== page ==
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FSF Newsletter - July 2013

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In the closing days of term, a new consultation has been released which could be extremely important to the EYFS sector. It suggests the end of the EYFSP, and its replacement with a baseline test at the start of reception and has many implications discussed in this FSF topic, which also provides you with a link to the consultation. Whatever your opinions, please make sure you consider responding, as it is something that could have a major impact on early years settings.

FSF News

Tapestry, our learning journal system, is just about to be updated to enable EYFSP returns to be produced. Look out for notice of this implementation over the summer, and we'd love to hear your views. Additionally, we're happy to let you know that we are completely re-writing the Tapestry Android app, and this will be available by the beginning of the autumn term.

We'll be introducing our new FSF appearance over summer which will necessitate a short period of unavailability. We are intending to replace the photographs that have appeared on the front page for some years, with pictures from the FSF membership. If you have any photos you would like to see on the front page please do get back to us - obviously they will need to have permission from parents if they include children's faces.

So as the summer term draws to a close, we'd like to wish all of you who are lucky enough to have the full holiday a wonderful and relaxed break. Hope the weather does what you'd like it to do and you come back with your batteries charged!


LA Scheme

We'd like to welcome back members from the following authorities, which have renewed their LA subscription. Members need do nothing, their individual accounts will automatically be re-subscribed:

  • For the sixth year - Wigan, Cumbria, Kent,
  • We are happy to report that Milton Keynes has reinstated its membership, so welcome to all the new and existing Milton Keynes members.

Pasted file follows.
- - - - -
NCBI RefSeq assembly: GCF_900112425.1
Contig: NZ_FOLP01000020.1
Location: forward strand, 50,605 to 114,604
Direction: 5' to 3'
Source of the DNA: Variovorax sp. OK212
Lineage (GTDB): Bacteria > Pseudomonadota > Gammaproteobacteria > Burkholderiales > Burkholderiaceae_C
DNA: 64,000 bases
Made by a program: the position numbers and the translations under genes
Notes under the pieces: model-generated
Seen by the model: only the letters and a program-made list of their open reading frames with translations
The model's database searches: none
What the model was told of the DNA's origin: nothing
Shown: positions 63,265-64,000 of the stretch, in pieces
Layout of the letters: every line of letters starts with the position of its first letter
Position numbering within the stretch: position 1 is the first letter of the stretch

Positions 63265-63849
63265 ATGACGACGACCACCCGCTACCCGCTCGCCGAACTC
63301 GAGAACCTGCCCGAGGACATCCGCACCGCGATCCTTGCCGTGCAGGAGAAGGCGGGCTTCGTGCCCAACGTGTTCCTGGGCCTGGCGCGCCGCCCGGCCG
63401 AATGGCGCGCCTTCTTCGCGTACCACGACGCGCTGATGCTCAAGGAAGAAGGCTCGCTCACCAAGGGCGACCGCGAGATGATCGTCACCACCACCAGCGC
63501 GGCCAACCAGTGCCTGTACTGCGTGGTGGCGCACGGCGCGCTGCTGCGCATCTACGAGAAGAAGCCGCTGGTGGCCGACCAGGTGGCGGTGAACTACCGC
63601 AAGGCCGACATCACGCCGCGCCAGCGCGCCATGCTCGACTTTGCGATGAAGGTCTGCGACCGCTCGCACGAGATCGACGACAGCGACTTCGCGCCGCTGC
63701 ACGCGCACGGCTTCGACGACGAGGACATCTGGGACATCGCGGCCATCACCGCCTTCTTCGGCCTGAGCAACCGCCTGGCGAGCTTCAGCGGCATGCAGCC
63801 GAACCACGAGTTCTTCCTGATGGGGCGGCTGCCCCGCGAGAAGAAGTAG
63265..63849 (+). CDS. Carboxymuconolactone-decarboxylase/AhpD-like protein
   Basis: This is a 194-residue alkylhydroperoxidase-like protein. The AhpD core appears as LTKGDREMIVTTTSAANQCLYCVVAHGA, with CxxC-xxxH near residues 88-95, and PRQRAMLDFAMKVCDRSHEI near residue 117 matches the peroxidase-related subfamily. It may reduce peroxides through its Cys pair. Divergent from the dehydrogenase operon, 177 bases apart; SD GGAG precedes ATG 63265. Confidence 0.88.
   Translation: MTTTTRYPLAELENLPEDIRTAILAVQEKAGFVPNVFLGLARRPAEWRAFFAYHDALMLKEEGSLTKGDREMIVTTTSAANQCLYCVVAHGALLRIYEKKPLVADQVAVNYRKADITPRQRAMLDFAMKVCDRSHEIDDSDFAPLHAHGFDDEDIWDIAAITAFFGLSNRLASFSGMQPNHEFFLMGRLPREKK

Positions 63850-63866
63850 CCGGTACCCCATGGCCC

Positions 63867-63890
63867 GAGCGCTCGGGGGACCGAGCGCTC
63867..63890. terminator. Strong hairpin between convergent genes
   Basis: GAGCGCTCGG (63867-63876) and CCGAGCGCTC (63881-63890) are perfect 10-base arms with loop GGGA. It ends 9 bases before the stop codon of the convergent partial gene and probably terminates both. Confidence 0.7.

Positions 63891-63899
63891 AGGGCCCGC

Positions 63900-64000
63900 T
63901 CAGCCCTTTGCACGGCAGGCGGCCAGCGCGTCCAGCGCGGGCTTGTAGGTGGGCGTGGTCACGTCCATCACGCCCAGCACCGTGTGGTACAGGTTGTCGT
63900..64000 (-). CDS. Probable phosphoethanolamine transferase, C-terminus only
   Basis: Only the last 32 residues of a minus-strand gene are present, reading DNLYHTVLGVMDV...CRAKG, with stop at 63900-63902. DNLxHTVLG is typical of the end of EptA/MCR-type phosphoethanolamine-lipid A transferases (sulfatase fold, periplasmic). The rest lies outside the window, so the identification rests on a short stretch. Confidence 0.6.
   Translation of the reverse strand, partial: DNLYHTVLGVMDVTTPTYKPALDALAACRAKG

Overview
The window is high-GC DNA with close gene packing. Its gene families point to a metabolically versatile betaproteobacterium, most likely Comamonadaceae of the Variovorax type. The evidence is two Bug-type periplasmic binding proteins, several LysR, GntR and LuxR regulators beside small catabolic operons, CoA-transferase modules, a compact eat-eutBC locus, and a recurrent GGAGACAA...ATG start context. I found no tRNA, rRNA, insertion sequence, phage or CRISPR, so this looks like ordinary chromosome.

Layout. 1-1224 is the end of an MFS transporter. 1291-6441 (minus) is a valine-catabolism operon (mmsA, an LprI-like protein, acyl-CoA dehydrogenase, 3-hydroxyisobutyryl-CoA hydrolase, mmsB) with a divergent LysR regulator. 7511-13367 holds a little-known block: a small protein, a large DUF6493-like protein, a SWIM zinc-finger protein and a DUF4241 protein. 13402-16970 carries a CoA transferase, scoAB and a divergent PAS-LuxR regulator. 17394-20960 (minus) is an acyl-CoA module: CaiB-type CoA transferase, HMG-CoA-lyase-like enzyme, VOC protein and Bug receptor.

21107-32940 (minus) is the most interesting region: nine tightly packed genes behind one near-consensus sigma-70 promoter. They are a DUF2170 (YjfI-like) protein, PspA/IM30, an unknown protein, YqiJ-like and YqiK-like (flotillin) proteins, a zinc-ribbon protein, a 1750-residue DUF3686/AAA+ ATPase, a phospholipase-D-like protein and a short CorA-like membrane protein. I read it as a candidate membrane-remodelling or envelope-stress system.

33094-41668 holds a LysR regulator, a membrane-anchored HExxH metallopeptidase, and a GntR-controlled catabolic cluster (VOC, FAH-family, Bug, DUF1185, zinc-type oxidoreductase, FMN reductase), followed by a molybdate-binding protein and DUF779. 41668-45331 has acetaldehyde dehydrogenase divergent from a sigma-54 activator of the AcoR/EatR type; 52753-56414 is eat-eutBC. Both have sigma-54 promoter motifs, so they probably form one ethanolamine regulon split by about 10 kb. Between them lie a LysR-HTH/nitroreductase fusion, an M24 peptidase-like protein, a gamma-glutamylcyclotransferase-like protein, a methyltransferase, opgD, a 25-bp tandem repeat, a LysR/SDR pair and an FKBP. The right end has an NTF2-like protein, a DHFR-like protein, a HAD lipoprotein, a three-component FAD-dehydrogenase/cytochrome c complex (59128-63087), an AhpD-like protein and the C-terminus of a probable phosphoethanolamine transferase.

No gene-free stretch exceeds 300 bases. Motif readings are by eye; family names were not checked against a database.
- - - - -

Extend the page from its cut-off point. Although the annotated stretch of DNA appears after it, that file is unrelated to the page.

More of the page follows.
Welcome back to you all!

New Content

The Role of the Adult in Early Years Settings: Part 2

Part 2 continues the journey of exploring our role in supporting young children’s learning and development. It outlines the five remaining ‘selves’ of the ‘plural practitioner’ framework that encompass this role. The ‘plural practitioner’ framework is offered as a useful vehicle for enabling us to clarify our role in the day to day interactions with children that occur throughout our practice. It offers a way forward in helping us to minimize any uncertainty about whether ‘to intervene’ or ‘not to intervene’ in children’s play.

Characteristics of Effective Learning: play and exploration in action

Characteristics of Effective Learning (CoEL) are a revived element in the current Early Years Foundation Stage Curriculum (EYFS). CoEL advocate that in planning and guiding children’s activities, practitioners must reflect on the different ways that children learn, and then reflect these in their practice. A child’s individual learning characteristic will determine the way they respond to both the teaching and learning taking place in the environment. The focus of the CoEL is on how children learn rather than what they learn i.e. process over outcome. Underpinning the CoEL is the understanding that during their earliest years, children form attitudes about learning that will last a lifetime. Children who receive the right sort of support and encouragement during these years will be creative, and adventurous learners throughout their lives. Children who do not receive this sort of support and interaction are likely to have a much different attitude about learning later on in life. Hence, why the supportive practitioner, and the environment they provide, need to nurture these CoELs to occur, but without forgetting that children are individuals who bring their own needs, talents and histories to the learning environment.

Aspects of Art: Collage

Collage is all about experimentation. Once you start thinking about it you realise you can collage with almost anything and do it almost anywhere: big and small, stuck down or removable, flat surfaced or 3D, inside or outdoors. The great appeal of collage is that it involves bits and bobs and collections of things. There are lots of fine motor skills involved – cutting, arranging, tearing, organising and sticking. Children can learn creatively about tessellation, position, overlapping, and layering, and explore texture and shape as they collage.

From The Forum

CRB/DBS - is there a cheaper provider?

We have our CRBs done through the 'disclosures' company and are a bit panicky about the price per enhanced CRB of £44, especially as our committee renews every year. Does anyone know if £44 is a statutory price, or are there other companies charging less?

Mud Kitchen

Well today is the day..............our mud kitchen will open! I have collected a lot of equipment from parental donations and have worked with the children to set up the area but my question(s) to you lovely lot are these - Is there anything the children can't live without in their mud kitchens? Is there anything you wish someone had told you, about mud kitchens, before you got going?!

IEP in Year 1?

I was just wondering what criteria people used that triggered placing children on an IEP in year 1?

Variation in assessment grades across two nurseries